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BioChef Atlas Power Blender 1000W, quieter than most, 10-year warranty, and too many speeds. Good value at $250

There’s a new development in blenders, and that’s the vacuum blender. It prevents aeration of the mixture and does a more thorough job of blending. There are times you want aeration (when blending eggs to make an omelette, you get a fluffier omelette), and times you definitely want the vacuum (when mixing up crepe batter, you don’t want any bubbles). In fact, I would say most of the time you want the vacuum, because whatever you blend will keep longer without oxidizing. And it will be much quieter than a normal blender. But — we’re at the beginning of vacuum-blending. The units are pricey, and people are complaining that the vacuum stops working after several months. A commercial vacuum blender will set you back at least $1500. Here is the only home unit I think is worth trying. If you get it direct you have 30 days to decide:

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Kuvings vacuum blender: $650 (check around for better prices)

Here’s a more affordable 1,500-watt vacuum blender that gets good reviews:

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Bonsenkitchen high-speed vacuum blender, comes with an extra vacuum cup for storing smoothies: $240

At this point, there isn’t a brushless vacuum blender I can recommend, but that will probably change in the next half year or so.

In addition, you may want to have a food processor. I don’t have a food-processor recommendation, but my Breville comes with one that I never use.

You will also want a spiralizer, trust me. If you have a Kitchen Aid mixer, you can get the superb $70 attachment. Unless you do a lot of this, get a the Spiralizer original, which has over 12k reviews and is rated 4.5! Don’t forget -you’ll want to maintain the sharpness of these blades. Another choice would be the Good Grips spiralizer with tabletop suction, which I have and like a lot.

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This machine on the left ($23) has over 12k reviews on Amazon! The Good Grips ($24) has a suction cup.

Here’s how you make spiral potatoes in the oven. I make them in oil, but I can’t find a good video on that.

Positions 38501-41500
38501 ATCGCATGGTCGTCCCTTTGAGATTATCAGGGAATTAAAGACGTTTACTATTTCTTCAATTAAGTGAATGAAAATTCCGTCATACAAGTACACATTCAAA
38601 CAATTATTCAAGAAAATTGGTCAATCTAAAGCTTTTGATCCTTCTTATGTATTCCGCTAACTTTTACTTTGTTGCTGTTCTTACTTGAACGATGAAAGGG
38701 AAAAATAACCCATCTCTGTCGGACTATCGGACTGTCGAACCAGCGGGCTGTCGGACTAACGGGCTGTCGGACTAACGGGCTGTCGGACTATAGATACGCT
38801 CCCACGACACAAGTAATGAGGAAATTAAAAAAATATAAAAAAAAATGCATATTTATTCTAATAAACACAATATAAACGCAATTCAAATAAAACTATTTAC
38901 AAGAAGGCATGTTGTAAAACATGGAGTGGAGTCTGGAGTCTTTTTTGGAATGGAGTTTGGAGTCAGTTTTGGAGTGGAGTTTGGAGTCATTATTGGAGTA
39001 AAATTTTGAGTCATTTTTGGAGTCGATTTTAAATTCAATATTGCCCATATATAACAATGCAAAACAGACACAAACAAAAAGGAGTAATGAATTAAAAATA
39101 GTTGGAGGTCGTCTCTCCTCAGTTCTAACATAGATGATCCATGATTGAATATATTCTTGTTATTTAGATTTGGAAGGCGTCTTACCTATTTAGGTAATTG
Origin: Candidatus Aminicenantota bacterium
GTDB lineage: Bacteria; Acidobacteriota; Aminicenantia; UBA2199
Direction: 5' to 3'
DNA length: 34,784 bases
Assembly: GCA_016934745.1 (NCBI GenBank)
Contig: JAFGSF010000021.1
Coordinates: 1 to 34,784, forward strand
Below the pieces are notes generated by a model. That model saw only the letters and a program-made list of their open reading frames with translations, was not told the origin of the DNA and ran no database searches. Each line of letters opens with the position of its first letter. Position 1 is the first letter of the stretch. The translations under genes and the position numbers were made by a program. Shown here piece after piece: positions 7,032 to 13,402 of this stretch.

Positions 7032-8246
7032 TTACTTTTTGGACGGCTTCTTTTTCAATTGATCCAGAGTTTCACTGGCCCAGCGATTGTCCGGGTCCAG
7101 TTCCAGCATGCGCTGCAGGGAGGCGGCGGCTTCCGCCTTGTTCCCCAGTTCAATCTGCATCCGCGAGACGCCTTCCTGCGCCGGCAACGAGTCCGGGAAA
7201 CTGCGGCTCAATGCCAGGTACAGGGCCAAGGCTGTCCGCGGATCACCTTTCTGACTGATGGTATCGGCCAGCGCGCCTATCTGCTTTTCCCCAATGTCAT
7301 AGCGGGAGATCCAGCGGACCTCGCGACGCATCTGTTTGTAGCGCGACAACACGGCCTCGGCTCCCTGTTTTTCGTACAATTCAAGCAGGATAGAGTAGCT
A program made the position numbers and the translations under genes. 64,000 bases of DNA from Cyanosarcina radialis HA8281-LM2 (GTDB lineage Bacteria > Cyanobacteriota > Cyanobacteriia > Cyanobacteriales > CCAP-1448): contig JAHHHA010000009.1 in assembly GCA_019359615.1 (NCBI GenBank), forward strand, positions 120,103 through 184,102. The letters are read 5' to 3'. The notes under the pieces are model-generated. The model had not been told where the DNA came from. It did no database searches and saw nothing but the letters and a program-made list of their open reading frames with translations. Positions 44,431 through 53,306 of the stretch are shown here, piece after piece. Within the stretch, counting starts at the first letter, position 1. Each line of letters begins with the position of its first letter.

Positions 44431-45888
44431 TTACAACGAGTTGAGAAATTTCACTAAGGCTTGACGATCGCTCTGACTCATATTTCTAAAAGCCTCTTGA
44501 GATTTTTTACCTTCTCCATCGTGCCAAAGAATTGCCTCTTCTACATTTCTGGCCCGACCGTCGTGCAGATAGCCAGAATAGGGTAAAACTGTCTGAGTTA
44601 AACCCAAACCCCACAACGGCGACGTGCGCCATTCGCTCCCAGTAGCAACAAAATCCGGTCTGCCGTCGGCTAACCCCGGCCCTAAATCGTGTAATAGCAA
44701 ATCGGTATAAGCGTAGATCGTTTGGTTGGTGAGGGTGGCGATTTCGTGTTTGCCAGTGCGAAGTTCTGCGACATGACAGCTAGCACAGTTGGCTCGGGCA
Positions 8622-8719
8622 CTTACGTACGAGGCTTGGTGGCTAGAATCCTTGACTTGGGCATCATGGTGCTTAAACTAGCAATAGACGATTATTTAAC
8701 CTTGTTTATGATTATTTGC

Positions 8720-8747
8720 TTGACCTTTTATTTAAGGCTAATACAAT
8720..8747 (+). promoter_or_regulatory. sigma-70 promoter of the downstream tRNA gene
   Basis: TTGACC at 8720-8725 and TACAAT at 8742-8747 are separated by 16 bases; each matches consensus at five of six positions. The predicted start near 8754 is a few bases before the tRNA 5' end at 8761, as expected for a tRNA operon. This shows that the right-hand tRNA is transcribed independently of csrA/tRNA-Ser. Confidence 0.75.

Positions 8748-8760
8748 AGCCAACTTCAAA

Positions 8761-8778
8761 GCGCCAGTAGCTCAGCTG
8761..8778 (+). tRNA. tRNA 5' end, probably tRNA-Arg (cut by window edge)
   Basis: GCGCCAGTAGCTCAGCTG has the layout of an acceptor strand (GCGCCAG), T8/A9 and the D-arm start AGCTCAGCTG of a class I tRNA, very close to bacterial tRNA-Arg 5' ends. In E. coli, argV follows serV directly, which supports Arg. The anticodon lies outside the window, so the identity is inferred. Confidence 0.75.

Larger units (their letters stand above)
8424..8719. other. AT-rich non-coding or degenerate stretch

After you make your fried potatoes with oil in your Iittala Tools stockpot, you’ll need a way to get the oil back into the jug. A funnel with a strainer is indispensable.

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Stainless funnel with strainer: $15

Sushi Mat

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I like this kind of slatted mat; always clean immediately after use: $10

Mixing Bowls

The key to these bowls is the wide lip, which catches drips. You can pour batter out of these bowls and it won’t drip down the sides.

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Stainless mixing bowl set: $19

Spatulas

A good cook absolutely needs an assortment of rubber spatulas. You need at least three, and more shapes are better. Most spatulas have narrow handles that twist in your hand. I like a wide, flat handle and a very flexible blade.

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An excellent performer, the Vollrath 13.5" high-temperature spatula: $17
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The Get It Right 11" spatula: $13 (comes in other lengths)

I have these two small spatulas from Williams Sonoma and use them much more often than I thought I would:

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Pair of small spatulas: $15

Coffee maker

The only acceptable material for a stovetop coffee maker, in my opinion, is stainless steel. Then you need to decide on the size. Most of these come in 4 and 6-cup versions. If you want a cup of coffee for yourself every day and then you plan on serving friends when they come over, get two coffee makers. Plan on using oven mitts to hold the hot handle. There are coffee makers you can touch when hot, but they are made of aluminum and I don’t like them. I use oven mitts.

On the left is the Bon Vivo 6-cup. This is the unit I have. Remarkably, the copper color fades within six months and looks like normal stainless! So take pictures early, or just get the polished stainless version. Either way, you’re going to use oven mitts. On the right is the Bialetti Venus 6-cup, another good-looking strong performer. This handle may be cool enough to touch if you keep it out of the heat.

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Bon Vivo and Bialetti 6-cup stainless steel coffee makers

For the best coffee, see my upcoming mail-order-food-porn page!

Containers

You want a set of square or rectangular glass containers for food prep, serving, and storing. Something like this:

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Prep Naturals containers: $26

And for dry goods, you want something that really keeps your flour and rice dry. There are many systems. I like straight sides and good gaskets.

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I use Prepworks containers for flour, sugar, rice, etc. Expensive, but get a set to save money.

For cereal and general storage, you want something with straight sides that’s easy to open. I also love these storage bins and use both the single and double-wide bins in most of my cupboards to keep them organized and help bring down items from the top shelf:

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Akro storage bins — get plenty, you,ll use them everywhere.

All my Product Porn pages are at dsiegel.com. The next one is Skillets.

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David Siegel is a serial entrepreneur in Washington, DC. He is the founder of the Pillar Project and 2030. He is the author of The Token Handbook, Open Stanford, The Culture Deck, Climate Curious, and The Nine Act Structure. He gives speeches to audiences around the world — see his speaker page if you would like him to speak at your next event. His full body of work is at dsiegel.com.

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Provocateur, professional heretic, slayer of myths, speaker of truthiness to powerfulness, and defender of the Oxford comma.